She is editor of The Connecticut Arts Connection (http://ctarts.blogspot.com), an award-winning website featuring theater and arts news for the state. She is a contributing editor for BroadwayWorld.com and is a theater reviewer for the Manchester Journal-Inquirer. She previously served as Connecticut theater editor for CurtainUp.com and as Connecticut and New York reviewer for American Theater Web.

Yarger is a book reviewer for Publishers Weekly and freelances for other sites. She is a member of the National Book Critics Circle.

She is a freelance writer and playwright and member of The Drama Desk, The Outer Critics Circle, The American Theater Critics Association and The League of Professional Theatre Women. She served as a judge for the SDX Awards presented by the Society of Professional Journalists. She also is a member of the Connecticut Critics Circle and the CT Press Club.

A former newspaper editor and graduate of the University of Missouri’s School of Journalism, Yarger also worked in arts management for the Bushnell Center for the Performing Arts, the Hartford Symphony Orchestra and served for nine years as the Executive Director of Masterwork Productions, Inc. She lives with her husband in West Granby, CT. They have two adult children.

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All material is copyright 2008- 2017 by Lauren Yarger. Reviews and articles may not be reprinted without permission. Contact reflectionsinthelight@gmail.com

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Key to Content Notes:

God's name taken in vain -- means God or Jesus is used in dialogue without speaking directly to or about them.

Language -- means some curse words are used. "Minor" usually means the words are not too strong or that it only occurs once or twice throughout the show.

Strong Language -- means some of the more heavy duty curse words are used.

Nudity -- means a man or woman's backside, a man's lower front or a woman's front are revealed.

Scantily clad -- means actors' private areas are technically covered, but I can see a lot of them.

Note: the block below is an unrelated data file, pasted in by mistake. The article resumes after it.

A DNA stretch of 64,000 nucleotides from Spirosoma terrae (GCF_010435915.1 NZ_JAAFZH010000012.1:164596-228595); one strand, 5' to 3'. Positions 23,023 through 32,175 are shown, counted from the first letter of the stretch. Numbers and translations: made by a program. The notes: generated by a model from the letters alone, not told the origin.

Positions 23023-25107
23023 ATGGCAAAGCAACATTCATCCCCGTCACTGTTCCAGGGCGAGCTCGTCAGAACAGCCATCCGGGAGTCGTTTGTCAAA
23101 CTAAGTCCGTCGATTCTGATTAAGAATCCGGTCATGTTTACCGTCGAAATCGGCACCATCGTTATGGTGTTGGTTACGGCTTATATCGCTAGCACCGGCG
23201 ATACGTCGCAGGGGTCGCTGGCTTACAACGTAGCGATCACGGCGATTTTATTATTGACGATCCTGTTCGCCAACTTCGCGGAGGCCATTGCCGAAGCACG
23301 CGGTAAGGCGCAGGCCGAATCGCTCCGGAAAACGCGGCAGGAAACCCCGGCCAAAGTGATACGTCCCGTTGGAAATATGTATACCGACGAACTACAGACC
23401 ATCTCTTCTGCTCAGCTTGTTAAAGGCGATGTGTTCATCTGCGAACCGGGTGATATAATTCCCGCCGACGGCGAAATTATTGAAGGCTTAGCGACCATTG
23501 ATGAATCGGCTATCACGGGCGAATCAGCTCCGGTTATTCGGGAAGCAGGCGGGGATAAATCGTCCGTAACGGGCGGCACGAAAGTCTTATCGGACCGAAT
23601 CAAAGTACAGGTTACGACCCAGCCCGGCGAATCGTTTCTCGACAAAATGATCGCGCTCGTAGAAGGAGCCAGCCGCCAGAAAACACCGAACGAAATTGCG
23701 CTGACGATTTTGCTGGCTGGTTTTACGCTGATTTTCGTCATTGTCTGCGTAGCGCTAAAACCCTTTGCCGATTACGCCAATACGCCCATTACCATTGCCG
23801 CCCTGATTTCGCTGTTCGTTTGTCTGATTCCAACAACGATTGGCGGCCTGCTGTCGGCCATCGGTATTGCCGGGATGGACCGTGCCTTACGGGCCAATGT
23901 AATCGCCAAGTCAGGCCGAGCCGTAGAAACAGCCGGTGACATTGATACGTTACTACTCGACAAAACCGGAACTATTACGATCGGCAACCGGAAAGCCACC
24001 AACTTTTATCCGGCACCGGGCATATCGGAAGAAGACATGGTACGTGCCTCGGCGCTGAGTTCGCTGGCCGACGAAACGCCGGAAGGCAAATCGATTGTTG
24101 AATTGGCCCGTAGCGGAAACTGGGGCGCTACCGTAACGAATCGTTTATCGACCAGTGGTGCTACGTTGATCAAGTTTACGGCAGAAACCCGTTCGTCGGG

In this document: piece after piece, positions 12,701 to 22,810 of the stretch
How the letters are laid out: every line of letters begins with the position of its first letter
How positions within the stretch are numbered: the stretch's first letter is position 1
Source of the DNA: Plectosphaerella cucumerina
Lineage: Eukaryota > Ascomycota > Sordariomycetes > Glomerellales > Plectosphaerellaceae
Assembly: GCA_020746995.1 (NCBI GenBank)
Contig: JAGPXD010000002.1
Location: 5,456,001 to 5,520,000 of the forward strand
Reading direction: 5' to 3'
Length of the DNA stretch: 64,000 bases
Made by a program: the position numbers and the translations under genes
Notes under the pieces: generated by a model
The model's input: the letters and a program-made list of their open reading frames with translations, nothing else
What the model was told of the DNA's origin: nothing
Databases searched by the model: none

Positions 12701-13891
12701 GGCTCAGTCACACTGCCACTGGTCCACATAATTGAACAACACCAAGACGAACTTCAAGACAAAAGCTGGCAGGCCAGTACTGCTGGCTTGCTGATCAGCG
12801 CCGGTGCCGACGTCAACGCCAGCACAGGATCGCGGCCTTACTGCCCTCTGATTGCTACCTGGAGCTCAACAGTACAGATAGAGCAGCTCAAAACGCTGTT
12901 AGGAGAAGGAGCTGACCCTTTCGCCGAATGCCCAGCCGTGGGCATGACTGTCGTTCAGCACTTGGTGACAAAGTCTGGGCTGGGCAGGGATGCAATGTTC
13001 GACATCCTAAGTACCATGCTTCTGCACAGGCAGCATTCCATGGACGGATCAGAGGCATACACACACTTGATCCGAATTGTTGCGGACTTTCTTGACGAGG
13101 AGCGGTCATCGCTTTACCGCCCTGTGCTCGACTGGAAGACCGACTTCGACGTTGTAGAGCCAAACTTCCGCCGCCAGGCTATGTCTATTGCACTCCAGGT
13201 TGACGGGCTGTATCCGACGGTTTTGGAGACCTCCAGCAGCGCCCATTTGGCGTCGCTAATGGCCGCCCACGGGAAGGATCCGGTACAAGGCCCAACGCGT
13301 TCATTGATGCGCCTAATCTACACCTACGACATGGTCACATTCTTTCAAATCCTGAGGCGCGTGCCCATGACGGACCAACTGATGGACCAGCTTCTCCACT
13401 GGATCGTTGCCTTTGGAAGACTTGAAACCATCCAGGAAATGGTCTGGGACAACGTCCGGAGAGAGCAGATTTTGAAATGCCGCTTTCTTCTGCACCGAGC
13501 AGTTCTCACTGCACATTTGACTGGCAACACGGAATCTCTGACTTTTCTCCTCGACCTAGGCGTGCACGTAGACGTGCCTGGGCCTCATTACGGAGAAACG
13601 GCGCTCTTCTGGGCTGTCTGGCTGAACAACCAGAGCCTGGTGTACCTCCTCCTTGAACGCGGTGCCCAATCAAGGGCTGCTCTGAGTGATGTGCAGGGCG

Sexual Language -- means the dialogue contains sexually explicit language but there's no action.

Sexual Activity -- means a man and woman are performing sexual acts.

Adultery -- Means a married man or woman is involved sexually with someone besides their spouse. If this is depicted with sexual acts on stage, the list would include "sexual activity" as well.

Sex Outside of Marriage -- means a man and woman are involved sexually without being married. If this is depicted sexually on stage, the list would include "sexual activity" as well.

Homosexuality -- means this is in the show, but not physically depicted.

Homosexual activity -- means two persons of the same sex are embracing/kissing. If they do more than that, the list would include "sexual activity" as well.

Cross Dresser -- Means someone is dressing as the opposite sex. If they do more than that on stage the listing would include the corresponding "sexual activity" and/or "homosexual activity" as well.

Cross Gender -- A man is playing a female part or a woman is playing a man's part.

Suggestive Dancing -- means dancing contains sexually suggestive moves.

Derogatory (category added Fall 2012) Language or circumstances where women are referred to or treated in a negative and demeaning manner.

Other content matters such as torture, suicide or rape will be noted, with details revealed only as necessary in the review itself.

The term "throughout" added to any of the above means it happens many times throughout the show.

Reviewing Policy

I receive free seats to Broadway and Off-Broadway shows made available to all voting members of the Outer Critics Circle and The Drama Desk, the two professional critics organizations with journalists covering NY theater. Journalistically, I provide an unbiased review and am under no obligation to make positive statements. Sometimes shows do not make tickets available to reviewers. If these are shows my readers want to know about (I review all Broadway shows and pertinent Off-Broadway shows), I will purchase a ticket. If a personal friend is involved in a production, I'll let you know, but it won't influence a review. If I feel there is a conflict, I won't review their portion of the production.